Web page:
‘‘I’m surprised at how it took off. I get such a thrill when I see a woman on the street wearing a watch I designed. When I was at Buckingham Palace I saw a few pieces of my jewellery.’’
Joan was back in the public spotlight last week when she made jokes about terrorism.
She mocked reports that the Citigroup building in Manhattan was a terrorist target, saying: ‘‘I hope it goes down. It’s so ugly. I’m helping them load them (bombs) in.’’
And she was unrepentant when I spoke to her. She said: ‘‘The building is an eyesore. They must be the first terrorists with taste. It must have been a slow news week.’’
Her weekly routine at the Fez club in New York also included the rant: ‘‘Jewish women will never be terrorists. ‘Does the bomb make me look fat?’
‘‘A Jewish woman will never put a bomb in a Gucci bag, after all the men she slept with to get it.’’
Joan and her daughter Melissa hosted Sky channel E!’s red-carpet events from 1996 to 2004. Her new catchphrase became: ‘‘Who are you wearing?’’
Last month, Joan signed an $8 million contract with the TV Guide Channel to host award show specials with her daughter Melissa.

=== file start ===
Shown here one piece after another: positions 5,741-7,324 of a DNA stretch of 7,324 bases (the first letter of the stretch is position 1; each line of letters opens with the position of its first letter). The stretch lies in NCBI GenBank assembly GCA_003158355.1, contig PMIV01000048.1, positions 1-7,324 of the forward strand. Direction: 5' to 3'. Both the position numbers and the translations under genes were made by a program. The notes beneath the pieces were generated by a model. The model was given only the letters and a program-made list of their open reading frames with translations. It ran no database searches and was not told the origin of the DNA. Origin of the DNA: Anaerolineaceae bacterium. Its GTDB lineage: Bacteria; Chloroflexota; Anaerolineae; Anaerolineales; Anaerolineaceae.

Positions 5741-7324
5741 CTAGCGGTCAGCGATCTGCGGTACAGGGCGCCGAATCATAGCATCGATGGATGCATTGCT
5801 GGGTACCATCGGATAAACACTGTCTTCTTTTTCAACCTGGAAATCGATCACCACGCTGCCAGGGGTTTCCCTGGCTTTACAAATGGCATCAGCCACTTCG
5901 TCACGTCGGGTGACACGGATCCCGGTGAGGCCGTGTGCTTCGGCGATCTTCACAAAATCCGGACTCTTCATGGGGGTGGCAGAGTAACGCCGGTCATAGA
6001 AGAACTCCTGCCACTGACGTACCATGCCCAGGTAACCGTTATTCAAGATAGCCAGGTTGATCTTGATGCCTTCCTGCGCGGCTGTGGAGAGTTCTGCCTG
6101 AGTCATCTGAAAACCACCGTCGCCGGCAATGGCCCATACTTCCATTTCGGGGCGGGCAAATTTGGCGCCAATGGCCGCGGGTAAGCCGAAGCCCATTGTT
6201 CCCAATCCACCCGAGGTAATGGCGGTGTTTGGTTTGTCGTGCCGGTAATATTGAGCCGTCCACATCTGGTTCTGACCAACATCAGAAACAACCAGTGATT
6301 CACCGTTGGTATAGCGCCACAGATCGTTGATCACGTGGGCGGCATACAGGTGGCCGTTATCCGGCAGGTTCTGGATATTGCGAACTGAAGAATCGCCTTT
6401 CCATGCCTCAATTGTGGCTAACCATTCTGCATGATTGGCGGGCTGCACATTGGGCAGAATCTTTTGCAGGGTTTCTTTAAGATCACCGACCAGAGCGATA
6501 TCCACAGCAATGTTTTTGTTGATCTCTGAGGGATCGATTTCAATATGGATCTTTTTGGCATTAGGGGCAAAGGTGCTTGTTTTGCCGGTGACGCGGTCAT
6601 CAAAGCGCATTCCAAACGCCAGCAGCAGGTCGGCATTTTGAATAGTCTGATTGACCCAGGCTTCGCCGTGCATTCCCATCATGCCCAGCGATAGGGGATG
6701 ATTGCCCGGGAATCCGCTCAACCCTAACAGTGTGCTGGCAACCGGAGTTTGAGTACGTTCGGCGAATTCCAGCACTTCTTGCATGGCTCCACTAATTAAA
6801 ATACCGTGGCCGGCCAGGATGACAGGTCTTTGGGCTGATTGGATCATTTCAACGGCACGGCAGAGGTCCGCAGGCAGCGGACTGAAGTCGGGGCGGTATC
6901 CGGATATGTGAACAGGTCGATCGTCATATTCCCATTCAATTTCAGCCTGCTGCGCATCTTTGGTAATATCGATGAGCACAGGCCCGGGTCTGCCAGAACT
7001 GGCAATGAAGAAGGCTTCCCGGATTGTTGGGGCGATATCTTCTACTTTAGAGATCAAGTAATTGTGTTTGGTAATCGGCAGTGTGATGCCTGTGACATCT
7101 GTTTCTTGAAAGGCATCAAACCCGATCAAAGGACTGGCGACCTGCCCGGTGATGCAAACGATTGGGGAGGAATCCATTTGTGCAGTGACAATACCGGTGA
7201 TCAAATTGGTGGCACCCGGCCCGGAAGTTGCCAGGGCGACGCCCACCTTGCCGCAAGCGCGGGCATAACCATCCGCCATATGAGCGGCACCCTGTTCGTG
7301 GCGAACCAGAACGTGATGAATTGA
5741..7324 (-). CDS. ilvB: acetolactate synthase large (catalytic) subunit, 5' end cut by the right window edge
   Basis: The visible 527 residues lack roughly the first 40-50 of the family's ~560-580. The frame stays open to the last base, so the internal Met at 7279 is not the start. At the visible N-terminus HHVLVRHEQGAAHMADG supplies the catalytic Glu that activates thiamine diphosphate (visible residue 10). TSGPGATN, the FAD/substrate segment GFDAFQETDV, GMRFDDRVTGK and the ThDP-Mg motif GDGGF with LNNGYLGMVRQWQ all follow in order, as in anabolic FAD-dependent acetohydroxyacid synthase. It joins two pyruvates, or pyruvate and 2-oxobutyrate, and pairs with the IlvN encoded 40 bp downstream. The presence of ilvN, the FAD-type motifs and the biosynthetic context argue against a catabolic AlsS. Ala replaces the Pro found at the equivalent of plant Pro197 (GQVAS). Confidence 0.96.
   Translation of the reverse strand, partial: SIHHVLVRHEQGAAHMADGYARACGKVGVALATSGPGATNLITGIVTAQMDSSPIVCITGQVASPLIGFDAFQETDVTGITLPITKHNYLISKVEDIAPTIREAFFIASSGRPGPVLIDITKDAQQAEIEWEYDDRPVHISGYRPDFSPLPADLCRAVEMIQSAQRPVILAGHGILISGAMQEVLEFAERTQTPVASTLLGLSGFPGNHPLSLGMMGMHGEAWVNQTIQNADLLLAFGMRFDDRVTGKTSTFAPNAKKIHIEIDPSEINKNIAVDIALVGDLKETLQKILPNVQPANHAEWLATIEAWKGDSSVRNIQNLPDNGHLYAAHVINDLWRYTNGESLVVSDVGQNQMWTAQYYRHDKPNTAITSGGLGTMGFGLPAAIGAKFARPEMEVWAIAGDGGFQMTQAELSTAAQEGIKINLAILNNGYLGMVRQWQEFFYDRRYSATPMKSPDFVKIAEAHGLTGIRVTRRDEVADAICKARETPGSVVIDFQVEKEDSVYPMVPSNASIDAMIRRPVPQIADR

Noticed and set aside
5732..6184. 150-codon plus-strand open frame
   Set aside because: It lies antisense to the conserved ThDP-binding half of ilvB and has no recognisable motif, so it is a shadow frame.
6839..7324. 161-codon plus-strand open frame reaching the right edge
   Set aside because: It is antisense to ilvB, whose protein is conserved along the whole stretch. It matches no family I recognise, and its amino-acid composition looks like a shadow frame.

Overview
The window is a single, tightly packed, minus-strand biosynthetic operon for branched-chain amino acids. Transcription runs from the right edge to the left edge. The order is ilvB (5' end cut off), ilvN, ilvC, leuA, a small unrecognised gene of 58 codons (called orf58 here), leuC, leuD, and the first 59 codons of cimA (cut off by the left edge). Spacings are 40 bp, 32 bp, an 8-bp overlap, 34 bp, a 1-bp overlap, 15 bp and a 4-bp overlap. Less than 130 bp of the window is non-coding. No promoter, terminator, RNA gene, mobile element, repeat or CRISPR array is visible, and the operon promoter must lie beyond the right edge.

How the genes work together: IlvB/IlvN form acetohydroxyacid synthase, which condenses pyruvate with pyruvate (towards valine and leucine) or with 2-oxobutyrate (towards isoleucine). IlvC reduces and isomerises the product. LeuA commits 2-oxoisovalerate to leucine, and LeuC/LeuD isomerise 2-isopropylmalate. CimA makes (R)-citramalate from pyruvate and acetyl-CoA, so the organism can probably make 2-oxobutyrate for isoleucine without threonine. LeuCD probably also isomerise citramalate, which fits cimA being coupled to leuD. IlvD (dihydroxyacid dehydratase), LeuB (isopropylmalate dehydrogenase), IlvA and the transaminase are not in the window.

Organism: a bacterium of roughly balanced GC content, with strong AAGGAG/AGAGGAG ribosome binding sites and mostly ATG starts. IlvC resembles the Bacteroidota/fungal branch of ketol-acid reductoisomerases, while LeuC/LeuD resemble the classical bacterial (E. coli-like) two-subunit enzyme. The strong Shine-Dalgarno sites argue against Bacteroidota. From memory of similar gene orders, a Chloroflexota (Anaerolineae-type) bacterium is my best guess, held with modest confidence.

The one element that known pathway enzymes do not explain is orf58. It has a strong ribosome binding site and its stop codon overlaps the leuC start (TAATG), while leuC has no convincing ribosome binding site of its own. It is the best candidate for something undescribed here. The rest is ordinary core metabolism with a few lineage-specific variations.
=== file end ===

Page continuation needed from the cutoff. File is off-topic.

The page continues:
Joan said: ‘‘Melissa is very bright and charming. She has her own show and is a terrific worker.
‘‘She had a hard time before people realised that she’s good on her own. People either love me or hate me and she had to deal with all the flak from that.’’
But Joan wasn’t too thrilled when Melissa followed her into showbiz.
‘‘I was in shock,’’ she said. ‘‘We had a great life and there is so much sh*t that goes down in the business and we made sure she saw all that when she was growing up.’’
Melissa proved how popular she was when she finished second in America’s version of I’m A Celebrity . . . Get Me Out Of Here.
‘‘She had rats down her pants,’’ Joan said. ‘‘I couldn’t believe it; it was awful. But I was so proud of her.’’
Despite conquering most of the world, Joan has amazingly never been to Israel.
Joan, who observes Jewish holidays, revealed: ‘‘When Melissa was young, my husband and I didn’t want to fly together. And since then I’ve always been too busy.
‘‘Then again they’ve never booked me. I’ve done enough benefits for Israel in this country. George W Bush is a great supporter of Israel, but people close their eyes to that.’’
One of Joan’s pet hates is rude celebrities. Tommy Lee Jones and Russell Crowe are two that spring to mind immediately for her.
‘‘They don’t realise how lucky they are,’’ she said. ‘‘I also hate people who shout at their limo drivers.’’
Amazingly Joan — nicknamed Nana Newface by her grandson — is a big fan of Ali G.
‘‘I liked him even more when I found out he was Jewish,’’ she laughed.
‘‘I’m very excited about the show,’’ Joan said. ‘‘I performed it in the West End and at the Edinburgh Festival last year.’’
She’s also planning to do some sightseeing when she visits — with the Lake District top of her list.

Jewish Telegraph deputy editor and arts editor. Email with your Jewish arts stories